Despite the fact that he wasn’t a director of the company, he still made his opinion on the traditional grind school be known. As you can see below in another one of his enchanting emails, he tells me I “need to park this offline school plan” and concentrate on “getting more money into the company”. He must have thought that the dwarves were bored shitless and needed something to do. In fact, I was convinced that his motivation for getting in more money was to keep the Ballymun bonfire alight and the dwarves in gainful employment. Surely he couldn’t have been as deluded as to think that there would be any other destination for this money???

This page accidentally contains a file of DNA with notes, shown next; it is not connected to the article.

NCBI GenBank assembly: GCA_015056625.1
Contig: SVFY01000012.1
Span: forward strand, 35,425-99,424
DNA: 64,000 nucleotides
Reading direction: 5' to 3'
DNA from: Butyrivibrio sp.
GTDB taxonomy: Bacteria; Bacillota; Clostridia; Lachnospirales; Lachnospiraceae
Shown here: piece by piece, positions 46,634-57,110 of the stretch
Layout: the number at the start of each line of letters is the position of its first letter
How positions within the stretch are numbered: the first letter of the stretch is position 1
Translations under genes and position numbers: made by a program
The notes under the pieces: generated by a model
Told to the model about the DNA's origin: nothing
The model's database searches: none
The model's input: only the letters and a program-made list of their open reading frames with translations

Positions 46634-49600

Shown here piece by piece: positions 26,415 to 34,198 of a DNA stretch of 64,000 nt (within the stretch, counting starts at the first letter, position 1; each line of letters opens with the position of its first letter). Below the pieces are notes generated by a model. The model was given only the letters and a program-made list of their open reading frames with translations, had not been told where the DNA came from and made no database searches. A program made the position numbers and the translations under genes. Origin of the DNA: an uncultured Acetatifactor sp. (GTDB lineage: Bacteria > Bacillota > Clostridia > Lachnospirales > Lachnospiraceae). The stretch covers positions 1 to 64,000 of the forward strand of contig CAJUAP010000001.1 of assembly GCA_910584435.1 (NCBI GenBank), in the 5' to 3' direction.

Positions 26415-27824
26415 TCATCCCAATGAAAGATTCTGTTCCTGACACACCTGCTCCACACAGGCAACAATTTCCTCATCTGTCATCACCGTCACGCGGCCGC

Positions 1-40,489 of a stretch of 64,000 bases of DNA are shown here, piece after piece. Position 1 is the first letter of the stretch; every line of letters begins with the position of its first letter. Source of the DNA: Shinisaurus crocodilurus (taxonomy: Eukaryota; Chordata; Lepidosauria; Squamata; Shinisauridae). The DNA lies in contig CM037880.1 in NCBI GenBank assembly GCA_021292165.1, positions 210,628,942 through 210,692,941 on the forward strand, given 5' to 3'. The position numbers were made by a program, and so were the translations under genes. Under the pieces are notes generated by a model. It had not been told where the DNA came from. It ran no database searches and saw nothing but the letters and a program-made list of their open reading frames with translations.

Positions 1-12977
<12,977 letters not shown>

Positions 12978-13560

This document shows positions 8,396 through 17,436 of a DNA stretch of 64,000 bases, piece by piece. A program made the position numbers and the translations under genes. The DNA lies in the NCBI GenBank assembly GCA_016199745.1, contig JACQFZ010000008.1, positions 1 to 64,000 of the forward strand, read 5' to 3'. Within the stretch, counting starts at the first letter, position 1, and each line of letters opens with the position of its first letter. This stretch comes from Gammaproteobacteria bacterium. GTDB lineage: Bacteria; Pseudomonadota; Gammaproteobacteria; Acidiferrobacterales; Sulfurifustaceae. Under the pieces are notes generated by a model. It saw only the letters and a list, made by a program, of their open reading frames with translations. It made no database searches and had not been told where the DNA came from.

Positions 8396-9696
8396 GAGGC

Incidentally, he also reiterates that he has no intention of doing any more development work. See below (click to enlarge as usual):


Excuse me for a minute. I just need to pick myself up off the ground and settle into my seat again. Did I just read that he would be able to meet up at some point the week later? I mean, we wouldn’t have to wait a couple of months before we were graced with the presence of one of the most important partners in a company? The tech partner of a tech company?

Anyway, I am now left with a decision. Not an easy one. I founded a website. Took on a loser to develop it. The concept failed. We lost 64 grand. I now needed to start something new and get a return on my investment of nearly 3 years sweat equity as well as a return for our investor Sean, who put in €80k of his own money. A return for BS wasn’t top of my priority list, as a return implies that something was invested in the first place (SL).